Security and privacy violations in Adobe’s Digital Editions eBook and PDF reader were discovered last week.
“This is a privacy and security breach so big that I am still trying to wrap my head around the technical aspects, much less the legal aspects,” researcher Nate Hoffelder wrote in The Digital Reader blog post.
If you check out eBooks from your local library and read from a digital reader like a Nook, Kobo, or other non-Amazon eBook reader, then you have probably used Adobe’s free Digital Editions software.
Hoffelder said that Adobe is gathering user data on the eBooks that have been opened, which pages were read, and in what order, as well as metadata such as title and publisher –and all of it is being sent to Adobe’s servers in plain text. That means anyone who is interested and has the means, say, the National Security Agency or your ISP, could be reading over your shoulder. That’s not good. In fact, it’s very bad, as well as illegal.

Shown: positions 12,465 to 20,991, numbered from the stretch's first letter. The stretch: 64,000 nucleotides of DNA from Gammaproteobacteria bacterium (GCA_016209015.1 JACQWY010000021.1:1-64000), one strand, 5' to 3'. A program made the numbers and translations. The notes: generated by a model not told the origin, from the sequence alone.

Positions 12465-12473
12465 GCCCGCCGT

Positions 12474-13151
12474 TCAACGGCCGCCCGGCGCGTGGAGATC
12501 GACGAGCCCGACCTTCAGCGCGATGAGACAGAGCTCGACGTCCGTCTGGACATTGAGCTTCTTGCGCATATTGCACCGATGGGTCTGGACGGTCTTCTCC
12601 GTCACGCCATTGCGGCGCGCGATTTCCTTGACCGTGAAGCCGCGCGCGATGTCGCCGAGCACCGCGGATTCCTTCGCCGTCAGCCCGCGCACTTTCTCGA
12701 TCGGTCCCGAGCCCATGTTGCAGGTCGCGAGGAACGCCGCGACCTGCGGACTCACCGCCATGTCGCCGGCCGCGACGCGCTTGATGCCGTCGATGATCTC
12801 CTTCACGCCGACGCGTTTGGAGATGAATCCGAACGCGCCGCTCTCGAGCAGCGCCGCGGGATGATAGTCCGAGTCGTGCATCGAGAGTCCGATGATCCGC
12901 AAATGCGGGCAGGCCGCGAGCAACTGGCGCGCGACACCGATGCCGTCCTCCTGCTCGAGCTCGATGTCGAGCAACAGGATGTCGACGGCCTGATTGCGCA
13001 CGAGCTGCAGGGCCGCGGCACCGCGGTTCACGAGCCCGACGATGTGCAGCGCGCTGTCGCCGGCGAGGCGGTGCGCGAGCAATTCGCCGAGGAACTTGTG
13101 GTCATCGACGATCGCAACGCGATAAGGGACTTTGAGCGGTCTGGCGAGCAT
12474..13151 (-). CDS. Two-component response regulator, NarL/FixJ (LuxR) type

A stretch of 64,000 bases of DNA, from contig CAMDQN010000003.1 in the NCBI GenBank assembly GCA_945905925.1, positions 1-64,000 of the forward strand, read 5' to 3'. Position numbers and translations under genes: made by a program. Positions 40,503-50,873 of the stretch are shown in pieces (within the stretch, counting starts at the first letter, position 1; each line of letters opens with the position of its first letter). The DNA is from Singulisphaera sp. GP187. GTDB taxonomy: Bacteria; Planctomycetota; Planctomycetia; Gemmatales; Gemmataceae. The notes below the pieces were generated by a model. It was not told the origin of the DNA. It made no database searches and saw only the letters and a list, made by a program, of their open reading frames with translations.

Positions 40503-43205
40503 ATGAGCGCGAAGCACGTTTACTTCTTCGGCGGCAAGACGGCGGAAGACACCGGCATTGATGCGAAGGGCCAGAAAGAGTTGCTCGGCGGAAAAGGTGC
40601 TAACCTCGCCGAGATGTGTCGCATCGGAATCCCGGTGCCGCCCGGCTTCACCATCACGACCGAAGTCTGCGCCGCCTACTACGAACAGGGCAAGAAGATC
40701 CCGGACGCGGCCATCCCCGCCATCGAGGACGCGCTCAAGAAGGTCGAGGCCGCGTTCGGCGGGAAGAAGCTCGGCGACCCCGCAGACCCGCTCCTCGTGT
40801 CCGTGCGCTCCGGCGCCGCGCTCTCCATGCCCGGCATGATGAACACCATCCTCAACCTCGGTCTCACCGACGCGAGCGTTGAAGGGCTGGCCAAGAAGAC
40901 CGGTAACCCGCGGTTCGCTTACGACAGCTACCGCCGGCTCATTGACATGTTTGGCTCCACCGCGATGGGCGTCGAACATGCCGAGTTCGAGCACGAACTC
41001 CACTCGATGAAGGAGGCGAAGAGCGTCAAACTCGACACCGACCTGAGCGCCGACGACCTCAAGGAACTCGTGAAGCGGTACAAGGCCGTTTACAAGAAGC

It is hoped that Adobe’s Tuesday update will include a plug for the Digital Editions leak, but more likely it will be next week. In a statement to the American Library Association, Adobe reports they “expect an update to be available no later than the week of October 20” in terms of transmission of reader data.”
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